The Linux community also has to get past the belief that Linux is mostly an alternative to other OSes. The Windows vs. Mac choice is between two silos that both do their best to lock customers in and maximize the dependencies of developers on proprietary platform SDKs and the like. Linux is not an alternative to any platform. It is an alterative to platforms themselves. It is the path to an open marketplace, not just another silo.

There's a great series of fake ads that Novell has put together recently, each a parody of the Apple ads where two guys represent a PC and a Mac. In these ads, Linux shows up in the form of a smart and attractive young woman. It's a brilliant twist away from the usual penguin representation. But it still makes the mistake of portraying Linux just as an alternative to other operating systems. It still lets Microsoft and Apple set conceptual limits for what you can do with a PC.

For the last few weeks I've been asking folks about what they'd like in computing devices other than the usual desktops, laptops, notebooks and hand-helds. Here are a few of the things we've come up with:

  • A note-taking tablet that has no keyboard, finds the Net wirelessly and is always on.
  • A Linux-liberated "backplane for the dashboard" for cars, so customers can plug whatever they want into their rides -- including multiple pieces that each have a function and all work together, regardless of manufacturer.
  • Combination audio record-playback devices with server software that can jack into anything, anywhere.
  • Truly open mobile phones, not locked into any one carrier.
  • Home cordless phones that are as full-featured as cell phones — and can easily pass back and forth their address books with phones and computers.
  • HD digital camcorders with wireless connections for off-device storage that can record in a variety of codecs.
  • Whole-house audio systems that lack all forms of lock-in and welcome connections with anything.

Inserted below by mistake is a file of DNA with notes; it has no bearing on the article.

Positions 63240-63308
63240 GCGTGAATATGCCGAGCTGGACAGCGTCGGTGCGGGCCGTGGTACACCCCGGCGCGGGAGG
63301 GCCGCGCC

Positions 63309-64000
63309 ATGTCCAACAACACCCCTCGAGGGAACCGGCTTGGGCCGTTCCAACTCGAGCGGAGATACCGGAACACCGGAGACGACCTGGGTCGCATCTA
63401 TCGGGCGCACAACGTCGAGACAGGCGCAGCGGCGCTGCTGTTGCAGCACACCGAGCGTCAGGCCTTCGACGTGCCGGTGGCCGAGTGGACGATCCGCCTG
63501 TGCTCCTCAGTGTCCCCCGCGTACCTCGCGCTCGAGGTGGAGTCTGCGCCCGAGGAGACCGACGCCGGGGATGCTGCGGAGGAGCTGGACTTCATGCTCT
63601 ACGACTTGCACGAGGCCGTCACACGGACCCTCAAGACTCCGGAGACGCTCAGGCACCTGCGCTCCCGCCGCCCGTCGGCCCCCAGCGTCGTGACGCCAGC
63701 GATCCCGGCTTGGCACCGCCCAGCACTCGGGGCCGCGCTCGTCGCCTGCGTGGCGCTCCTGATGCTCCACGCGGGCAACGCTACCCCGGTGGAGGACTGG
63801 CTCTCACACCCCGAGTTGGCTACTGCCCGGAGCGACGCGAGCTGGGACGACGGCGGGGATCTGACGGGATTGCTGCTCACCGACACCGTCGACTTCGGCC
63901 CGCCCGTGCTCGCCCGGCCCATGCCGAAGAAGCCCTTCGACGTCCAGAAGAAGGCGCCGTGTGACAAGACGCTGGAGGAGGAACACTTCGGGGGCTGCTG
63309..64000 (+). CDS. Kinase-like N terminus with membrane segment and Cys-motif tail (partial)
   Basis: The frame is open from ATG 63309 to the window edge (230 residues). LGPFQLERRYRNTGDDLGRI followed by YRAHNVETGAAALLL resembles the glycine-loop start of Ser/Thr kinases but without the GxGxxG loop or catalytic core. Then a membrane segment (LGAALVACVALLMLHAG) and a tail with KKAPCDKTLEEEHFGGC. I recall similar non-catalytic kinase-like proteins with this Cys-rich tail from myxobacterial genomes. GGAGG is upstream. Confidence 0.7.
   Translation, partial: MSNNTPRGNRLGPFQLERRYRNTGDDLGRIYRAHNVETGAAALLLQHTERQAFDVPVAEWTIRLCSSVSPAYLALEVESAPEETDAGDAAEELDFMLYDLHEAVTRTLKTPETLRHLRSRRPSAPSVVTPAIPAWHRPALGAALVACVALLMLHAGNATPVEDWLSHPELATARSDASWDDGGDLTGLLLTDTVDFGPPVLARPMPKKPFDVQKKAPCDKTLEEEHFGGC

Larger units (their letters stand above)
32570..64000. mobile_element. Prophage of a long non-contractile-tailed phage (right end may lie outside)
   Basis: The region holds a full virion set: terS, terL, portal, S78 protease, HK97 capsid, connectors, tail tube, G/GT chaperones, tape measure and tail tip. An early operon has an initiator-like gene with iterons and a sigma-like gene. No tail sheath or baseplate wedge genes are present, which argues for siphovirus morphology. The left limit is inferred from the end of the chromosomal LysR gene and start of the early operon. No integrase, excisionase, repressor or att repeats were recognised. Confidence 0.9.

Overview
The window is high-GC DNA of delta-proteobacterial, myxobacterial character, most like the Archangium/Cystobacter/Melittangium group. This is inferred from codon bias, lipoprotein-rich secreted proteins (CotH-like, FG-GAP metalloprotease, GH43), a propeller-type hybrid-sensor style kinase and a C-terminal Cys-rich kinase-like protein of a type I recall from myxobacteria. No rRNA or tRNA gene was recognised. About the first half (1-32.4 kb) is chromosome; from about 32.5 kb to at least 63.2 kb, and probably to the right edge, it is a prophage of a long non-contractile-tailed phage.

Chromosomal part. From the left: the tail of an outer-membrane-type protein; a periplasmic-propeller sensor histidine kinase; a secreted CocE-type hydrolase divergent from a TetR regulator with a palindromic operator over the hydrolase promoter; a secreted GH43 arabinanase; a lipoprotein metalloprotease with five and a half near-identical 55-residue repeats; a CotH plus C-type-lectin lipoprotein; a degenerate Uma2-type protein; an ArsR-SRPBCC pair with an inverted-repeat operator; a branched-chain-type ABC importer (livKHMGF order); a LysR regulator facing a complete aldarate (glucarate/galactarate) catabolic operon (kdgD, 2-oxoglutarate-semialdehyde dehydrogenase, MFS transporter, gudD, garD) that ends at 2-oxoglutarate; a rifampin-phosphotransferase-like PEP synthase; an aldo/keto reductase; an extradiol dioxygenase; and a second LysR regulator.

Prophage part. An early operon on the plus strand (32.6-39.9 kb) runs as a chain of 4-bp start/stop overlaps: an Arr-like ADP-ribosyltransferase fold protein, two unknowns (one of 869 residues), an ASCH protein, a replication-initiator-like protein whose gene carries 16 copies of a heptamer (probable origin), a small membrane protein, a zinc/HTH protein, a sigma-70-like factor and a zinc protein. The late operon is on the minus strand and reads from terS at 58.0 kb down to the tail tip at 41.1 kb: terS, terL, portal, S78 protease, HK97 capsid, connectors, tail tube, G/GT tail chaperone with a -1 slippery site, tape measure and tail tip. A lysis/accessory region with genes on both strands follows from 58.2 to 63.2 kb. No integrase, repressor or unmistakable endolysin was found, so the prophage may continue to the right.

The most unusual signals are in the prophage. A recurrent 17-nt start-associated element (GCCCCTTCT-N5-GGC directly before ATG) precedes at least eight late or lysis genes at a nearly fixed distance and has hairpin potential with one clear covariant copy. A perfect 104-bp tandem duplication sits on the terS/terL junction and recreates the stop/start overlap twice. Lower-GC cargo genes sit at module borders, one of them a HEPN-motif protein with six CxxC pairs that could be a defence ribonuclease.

• A NAS (network attached storage) device with a CD slot that's built not just to serve music in a house, but to make it easy for ordinary folks to copy their CD collections onto it.
  • A Lego-like approach to building portable hardware that lets users combine any number of capabilities -- mobile phone, GPS, wireless computer bridge, game console, AM/FM radio, FM transmitter, whatever.

Never mind that many of these things already exist in various forms, can be built by hackers using available parts, or can be built inside the Microsoft development silo. What matters is that there is no limit to what can be built once the computer industry arrives at the place where the construction industry arrived long ago: everything is essentially modular, and no one source of building materials or designs can set limits on what everybody else can make or do.

The problem we're solving is lock-in, and it goes far beyond Microsoft alone. Apple does it with iTunes and the iPod. Sony does it with proprietary codecs and HD camcorders. What Linux should now do is lead the way toward the widespread realization that you'll get more happy customers by making a bigger choice of better stuff than you'll get or keep by locking them in.

People don't like iPods because they're locked into Apple's silo. They like iPods because they're the best handheld media players with the most useful and appealing designs. If Apple opened their silo tomorrow, and let anybody make an iTunes equivalent to work with the iPod, they wouldn't sell one iPod less. In fact, they'd probably sell even more. (Hard to imagine, but I'm sure they would.)